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The old saw about anything you do for 21 days becoming a habit has been pretty much discredited, but there is a kernel of truth there — anything you do long enough becomes an ingrained behavior, a habit. Some people pick up habits quickly, others over a longer time span, but eventually, the behaviors become automatic.

Building productive habits, then, is a matter of repeating a desired behavior over a long enough period of time that you start doing it without thinking.

But how do you remember to do that? And what about the things that don’t need to be habits — the one-off events, like taking your paycheck stubs to your mortgage banker or making a particular phone call?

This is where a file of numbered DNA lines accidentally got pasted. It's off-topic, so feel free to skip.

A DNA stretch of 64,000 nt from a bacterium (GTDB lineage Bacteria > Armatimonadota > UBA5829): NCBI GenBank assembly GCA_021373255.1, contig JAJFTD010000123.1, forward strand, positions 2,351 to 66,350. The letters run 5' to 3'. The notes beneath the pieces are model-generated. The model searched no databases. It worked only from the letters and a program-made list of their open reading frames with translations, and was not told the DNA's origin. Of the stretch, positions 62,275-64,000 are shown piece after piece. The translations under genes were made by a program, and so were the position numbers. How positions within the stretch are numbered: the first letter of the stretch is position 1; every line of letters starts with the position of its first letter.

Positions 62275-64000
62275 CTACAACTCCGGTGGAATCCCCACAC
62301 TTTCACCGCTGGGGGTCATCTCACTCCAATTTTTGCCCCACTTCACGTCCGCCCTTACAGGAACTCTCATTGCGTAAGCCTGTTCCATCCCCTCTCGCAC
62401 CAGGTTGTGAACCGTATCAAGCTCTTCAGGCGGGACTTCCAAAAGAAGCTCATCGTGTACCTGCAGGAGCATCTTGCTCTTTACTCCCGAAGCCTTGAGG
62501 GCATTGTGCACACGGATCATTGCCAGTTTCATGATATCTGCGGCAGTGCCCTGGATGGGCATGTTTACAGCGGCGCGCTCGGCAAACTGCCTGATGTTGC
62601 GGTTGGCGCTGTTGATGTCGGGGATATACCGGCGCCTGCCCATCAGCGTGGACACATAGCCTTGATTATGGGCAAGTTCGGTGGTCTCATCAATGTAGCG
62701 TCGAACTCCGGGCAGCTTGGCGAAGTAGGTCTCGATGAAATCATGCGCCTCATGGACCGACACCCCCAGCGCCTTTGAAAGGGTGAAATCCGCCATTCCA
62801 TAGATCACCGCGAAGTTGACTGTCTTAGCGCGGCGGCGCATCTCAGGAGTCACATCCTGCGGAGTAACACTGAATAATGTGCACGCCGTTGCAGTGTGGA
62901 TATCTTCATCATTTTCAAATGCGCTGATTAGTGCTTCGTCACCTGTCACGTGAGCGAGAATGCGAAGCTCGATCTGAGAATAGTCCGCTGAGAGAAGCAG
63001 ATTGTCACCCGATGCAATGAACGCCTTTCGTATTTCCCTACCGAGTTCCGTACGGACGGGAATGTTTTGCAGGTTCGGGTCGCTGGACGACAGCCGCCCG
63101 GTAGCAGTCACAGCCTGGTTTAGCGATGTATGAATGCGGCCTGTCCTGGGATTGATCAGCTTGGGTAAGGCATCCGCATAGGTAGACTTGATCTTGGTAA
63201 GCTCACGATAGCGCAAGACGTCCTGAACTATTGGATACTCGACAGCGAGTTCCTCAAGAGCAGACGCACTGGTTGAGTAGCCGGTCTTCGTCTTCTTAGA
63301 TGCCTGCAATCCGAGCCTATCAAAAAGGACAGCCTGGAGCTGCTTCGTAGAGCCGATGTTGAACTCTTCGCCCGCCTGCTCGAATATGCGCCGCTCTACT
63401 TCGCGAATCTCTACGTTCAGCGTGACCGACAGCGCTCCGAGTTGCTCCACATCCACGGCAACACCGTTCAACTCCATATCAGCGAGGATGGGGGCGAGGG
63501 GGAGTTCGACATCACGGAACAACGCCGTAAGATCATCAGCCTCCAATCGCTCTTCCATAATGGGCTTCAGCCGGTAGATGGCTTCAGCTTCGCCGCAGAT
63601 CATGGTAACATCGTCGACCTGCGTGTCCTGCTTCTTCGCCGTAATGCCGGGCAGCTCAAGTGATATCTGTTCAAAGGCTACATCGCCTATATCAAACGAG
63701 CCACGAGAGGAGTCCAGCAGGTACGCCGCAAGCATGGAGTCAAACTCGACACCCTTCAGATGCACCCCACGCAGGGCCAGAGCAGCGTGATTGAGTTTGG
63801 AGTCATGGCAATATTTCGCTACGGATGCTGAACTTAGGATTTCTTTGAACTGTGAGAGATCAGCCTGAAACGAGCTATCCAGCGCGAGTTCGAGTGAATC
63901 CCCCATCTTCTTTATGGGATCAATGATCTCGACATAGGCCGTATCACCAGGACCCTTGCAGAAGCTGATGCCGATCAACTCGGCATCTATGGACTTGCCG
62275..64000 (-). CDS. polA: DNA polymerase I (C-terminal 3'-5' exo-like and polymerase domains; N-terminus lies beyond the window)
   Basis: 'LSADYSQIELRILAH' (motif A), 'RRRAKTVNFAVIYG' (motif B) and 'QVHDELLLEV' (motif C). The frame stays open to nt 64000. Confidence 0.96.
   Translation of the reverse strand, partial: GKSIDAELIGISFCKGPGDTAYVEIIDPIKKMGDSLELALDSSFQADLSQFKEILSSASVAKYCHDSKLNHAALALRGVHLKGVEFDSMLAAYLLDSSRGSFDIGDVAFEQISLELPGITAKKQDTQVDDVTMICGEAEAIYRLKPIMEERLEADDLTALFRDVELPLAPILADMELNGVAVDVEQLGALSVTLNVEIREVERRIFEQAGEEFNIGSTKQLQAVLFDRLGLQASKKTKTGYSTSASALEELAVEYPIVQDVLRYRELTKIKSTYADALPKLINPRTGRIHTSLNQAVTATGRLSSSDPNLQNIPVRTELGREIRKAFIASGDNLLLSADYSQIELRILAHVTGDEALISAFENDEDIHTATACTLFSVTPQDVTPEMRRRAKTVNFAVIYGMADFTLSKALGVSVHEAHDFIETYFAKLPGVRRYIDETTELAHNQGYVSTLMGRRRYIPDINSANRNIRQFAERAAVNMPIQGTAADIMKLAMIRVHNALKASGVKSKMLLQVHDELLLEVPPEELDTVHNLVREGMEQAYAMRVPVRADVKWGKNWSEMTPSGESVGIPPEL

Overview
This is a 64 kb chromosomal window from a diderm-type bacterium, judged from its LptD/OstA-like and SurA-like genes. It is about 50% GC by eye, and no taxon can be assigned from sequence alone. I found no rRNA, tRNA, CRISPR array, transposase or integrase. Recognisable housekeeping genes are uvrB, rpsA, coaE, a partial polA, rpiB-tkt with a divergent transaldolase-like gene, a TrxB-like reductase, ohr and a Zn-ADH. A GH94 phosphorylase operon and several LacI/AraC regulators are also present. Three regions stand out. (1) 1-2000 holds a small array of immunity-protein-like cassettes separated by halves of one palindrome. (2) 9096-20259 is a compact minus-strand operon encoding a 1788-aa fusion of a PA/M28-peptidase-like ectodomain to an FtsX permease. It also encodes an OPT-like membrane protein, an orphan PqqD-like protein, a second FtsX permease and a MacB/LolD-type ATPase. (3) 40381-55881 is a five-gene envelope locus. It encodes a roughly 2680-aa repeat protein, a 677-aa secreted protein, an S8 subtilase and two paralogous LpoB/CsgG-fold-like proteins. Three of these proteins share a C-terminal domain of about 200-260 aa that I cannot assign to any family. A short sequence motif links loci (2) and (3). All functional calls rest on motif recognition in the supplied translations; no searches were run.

The trick to reminding yourself often enough for something to become a habit, or just that one time that you need to do something, is to interrupt yourself in some way in a way that triggers the desired behavior.

The Wonderful Thing About Triggers — Reminders

A trigger is anything that you put “in your way” to remind you to do something. The best triggers are related in some way to the behavior you want to produce.

For instance, if you want to remember to take something to work that you wouldn’t normally take, you might place it in front of the door so you have to pick it up to get out of your house.

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But anything that catches your attention and reminds you to do something can be a trigger. An alarm clock or kitchen timer is a perfect example — when the bell rings, you know to wake up or take the quiche out of the oven. (Hopefully you remember which trigger goes with which behavior!)

If you want to instill a habit, the thing to do is to place a trigger in your path to remind you to do whatever it is you’re trying to make into a habit — and keep it there until you realize that you’ve already done the thing it’s supposed to remind you of.